Although not required by the Rules of Professional Conduct, it is preferable to put fee agreements with clients in writing at the beginning of the representation to resolve any misunderstanding about when the fees may be owed and to specify to a contractual certainty any finance charges that may be charged in the event that the client is delinquent in payments.
Are there formal notice requirements before a law firm may add a finance charge to a past due client account?
The lawyer should comply with all legal requirements regarding notice of finance charges. In situations where the lawyer seeks only the interest permitted under N.C. Gen. Stat. §24-5(a), the answer is "no." In situations where there is an express agreement, implied agreement, or agreement by course of dealing between the lawyer and the client which gives the lawyer the right to charge a contract rate of interest, the answer is "no" unless the agreement otherwise provides for a notice requirement. See Opinion #1. The State Bar has no formal requirements for notice in this situation.
May Law Firm assess a finance charge on the account balance of a client who made prior arrangements with the firm to pay less than the full amount due each month?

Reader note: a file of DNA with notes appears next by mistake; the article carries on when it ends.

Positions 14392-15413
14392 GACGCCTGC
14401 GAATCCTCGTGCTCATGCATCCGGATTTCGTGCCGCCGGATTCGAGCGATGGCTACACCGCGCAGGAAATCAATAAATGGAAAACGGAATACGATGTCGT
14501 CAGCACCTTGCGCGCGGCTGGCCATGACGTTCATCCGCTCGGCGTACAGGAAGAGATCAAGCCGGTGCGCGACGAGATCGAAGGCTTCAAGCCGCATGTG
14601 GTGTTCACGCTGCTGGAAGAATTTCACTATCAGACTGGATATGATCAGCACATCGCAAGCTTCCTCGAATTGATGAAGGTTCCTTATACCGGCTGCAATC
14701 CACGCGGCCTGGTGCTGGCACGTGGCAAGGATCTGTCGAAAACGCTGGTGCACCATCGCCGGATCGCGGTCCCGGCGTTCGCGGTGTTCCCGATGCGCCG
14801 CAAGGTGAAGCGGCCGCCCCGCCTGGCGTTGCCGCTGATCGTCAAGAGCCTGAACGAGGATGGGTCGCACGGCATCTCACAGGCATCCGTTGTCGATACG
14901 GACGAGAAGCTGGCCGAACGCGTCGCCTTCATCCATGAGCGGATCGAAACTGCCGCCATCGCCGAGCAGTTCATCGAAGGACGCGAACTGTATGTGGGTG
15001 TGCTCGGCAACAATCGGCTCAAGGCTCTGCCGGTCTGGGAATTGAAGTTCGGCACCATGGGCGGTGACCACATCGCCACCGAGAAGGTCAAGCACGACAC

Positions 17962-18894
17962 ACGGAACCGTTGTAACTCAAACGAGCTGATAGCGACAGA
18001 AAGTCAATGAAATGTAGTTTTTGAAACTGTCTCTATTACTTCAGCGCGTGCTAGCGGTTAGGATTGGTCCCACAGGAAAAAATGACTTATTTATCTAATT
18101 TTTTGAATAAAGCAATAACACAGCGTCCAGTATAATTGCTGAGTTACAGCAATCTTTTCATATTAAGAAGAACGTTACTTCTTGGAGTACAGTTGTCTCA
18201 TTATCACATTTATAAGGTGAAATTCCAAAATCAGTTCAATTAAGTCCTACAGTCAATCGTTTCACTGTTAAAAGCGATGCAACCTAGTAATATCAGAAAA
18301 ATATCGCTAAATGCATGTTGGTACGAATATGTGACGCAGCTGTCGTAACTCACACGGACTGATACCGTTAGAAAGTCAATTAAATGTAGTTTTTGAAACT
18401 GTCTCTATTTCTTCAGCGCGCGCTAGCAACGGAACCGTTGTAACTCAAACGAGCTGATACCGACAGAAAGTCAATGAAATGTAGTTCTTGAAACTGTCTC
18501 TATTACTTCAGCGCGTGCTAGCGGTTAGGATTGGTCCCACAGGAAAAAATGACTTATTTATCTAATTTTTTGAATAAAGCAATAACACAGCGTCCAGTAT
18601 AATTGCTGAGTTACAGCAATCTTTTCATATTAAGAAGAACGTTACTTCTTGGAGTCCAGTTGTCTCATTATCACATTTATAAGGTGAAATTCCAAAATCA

If the agreement (express, implied, or through course of dealing) with the client is interpreted as a comprehensive resolution of all outstanding amounts owed by the client (e.g., the law firm has elected to waive interest or finance charges to obtain payments on account), the answer is "no." Otherwise, finance charges may be assessed on the amount that is past due pursuant to (a) the legal rate under N.C. Gen. Stat. §24-5(a), or (b) any agreement between the client and Law Firm that has not been waived by prior conduct. Furthermore, subject to the laws on consumer credit and usury, Law Firm may seek to renegotiate the fee agreement and obtain the client's consent to add finance charges provided
"the attorney may not abandon or threaten to abandon the client to cut the attorney's losses or to coerce an additional or higher fee. Any fee contract made or remade during the existence of the attorney-client relationship must be reasonable and freely and fairly made by the client having full knowledge of all material circumstances incident to the agreement."
Comment , Revised Rule 1.5.
May Law Firm selectively assess late payment fees to some clients and not to others?
Yes, if such selectivity is not motivated by unlawful intent (e.g., racial or gender-based discrimination).
Do clients with long-standing relationships with Law Firm, without past due account balances at present, require notice before Law Firm may begin assessing finance charges on their account balances when past due?
Unless there has been a course of dealing that creates an agreement between Law Firm and its long-standing clients that waives finance charges on the clients' past-due balances, Law Firm may seek interest as permitted by N.C. Gen. Stat. §24-5. See Opinion #1.